Lyceums During The Civil War

A Civil War SoldierThere were some lyceums in the military, although they are not talked about much. Evidence for them is from the following paragraph written by William G. Christie, a soldier camped at Vicksburgh Mississippi, in a letter he sent home to his brother Alexander S. Christie on December 20, 1863:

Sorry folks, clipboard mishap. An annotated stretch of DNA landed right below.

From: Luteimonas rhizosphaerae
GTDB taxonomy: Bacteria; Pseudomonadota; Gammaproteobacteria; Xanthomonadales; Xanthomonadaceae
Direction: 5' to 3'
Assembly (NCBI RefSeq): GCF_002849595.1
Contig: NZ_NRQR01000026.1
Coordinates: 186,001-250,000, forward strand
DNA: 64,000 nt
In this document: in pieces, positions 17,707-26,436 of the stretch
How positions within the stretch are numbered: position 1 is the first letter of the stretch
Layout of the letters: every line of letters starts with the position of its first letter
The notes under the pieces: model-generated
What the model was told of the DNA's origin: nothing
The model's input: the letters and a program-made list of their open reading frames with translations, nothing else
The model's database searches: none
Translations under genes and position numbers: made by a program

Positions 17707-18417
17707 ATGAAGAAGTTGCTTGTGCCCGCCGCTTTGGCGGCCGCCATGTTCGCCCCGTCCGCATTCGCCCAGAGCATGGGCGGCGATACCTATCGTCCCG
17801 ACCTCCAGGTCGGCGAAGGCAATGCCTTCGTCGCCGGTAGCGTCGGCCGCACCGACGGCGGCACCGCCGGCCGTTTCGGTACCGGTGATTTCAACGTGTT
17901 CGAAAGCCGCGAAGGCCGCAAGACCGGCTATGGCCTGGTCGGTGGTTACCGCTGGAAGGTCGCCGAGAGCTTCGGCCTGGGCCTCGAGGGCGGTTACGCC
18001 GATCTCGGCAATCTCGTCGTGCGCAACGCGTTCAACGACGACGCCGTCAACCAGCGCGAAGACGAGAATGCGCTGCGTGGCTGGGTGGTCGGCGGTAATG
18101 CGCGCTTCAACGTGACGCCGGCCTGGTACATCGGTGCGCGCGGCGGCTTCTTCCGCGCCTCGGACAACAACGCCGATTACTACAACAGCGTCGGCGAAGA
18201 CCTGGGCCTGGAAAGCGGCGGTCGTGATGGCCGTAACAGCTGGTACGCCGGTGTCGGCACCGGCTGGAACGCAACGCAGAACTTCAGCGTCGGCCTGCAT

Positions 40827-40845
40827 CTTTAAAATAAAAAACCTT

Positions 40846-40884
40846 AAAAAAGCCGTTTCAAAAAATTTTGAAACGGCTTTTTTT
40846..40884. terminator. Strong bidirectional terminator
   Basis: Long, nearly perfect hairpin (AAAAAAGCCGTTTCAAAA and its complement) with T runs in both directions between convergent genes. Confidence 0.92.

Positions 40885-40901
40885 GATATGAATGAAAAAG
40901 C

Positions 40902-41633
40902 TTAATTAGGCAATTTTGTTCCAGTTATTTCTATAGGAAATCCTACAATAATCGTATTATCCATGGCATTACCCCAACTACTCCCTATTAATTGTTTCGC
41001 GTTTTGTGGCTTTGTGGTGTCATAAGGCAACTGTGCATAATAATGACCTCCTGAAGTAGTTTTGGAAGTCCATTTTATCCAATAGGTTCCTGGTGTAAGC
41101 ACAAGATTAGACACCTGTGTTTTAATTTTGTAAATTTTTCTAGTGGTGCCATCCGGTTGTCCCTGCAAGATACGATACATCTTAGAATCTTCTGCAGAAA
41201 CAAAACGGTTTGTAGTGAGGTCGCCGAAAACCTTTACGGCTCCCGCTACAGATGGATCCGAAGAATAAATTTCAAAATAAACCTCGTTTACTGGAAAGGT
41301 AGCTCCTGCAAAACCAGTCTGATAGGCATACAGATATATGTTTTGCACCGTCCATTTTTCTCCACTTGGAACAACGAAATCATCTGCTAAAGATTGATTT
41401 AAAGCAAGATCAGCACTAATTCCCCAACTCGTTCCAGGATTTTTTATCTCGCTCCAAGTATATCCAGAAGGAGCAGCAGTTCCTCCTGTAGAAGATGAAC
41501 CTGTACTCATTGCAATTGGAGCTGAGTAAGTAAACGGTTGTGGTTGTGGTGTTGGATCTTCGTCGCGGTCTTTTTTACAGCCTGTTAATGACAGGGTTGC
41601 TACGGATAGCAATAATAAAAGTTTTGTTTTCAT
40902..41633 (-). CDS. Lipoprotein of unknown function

Last Tuesday evening we attended the Lyceum as usual, and had a very interesting time of it. We introduced a new feature into our Proceedings by only having the Principl disputants on the regular question speak and there were several subjects given out and those that got one had to speak on that subject right off, without Preparation what ever. I had "War" for my theme, and Stephen Rollins had, our Lyceum, for his subject. Whether it was because we done so well at such short notice, or Because we merely Pleased our audience we were chosen as the chief disputants next Tuesday evening. The question, Resolved that we should obey the dictates of conscience Rather than the mandates of Law. S. Rollins affirmative W. G.Christie negative T.D. Christie was Chosen to Deliver an Essay or Lecture, before the Lyceum, so you see the folks we are amongst are very good natured and are Bound to have us shine, and sir I suppose we will shine with a refulgence equal at Least to a dozen haddocks on a fish hake.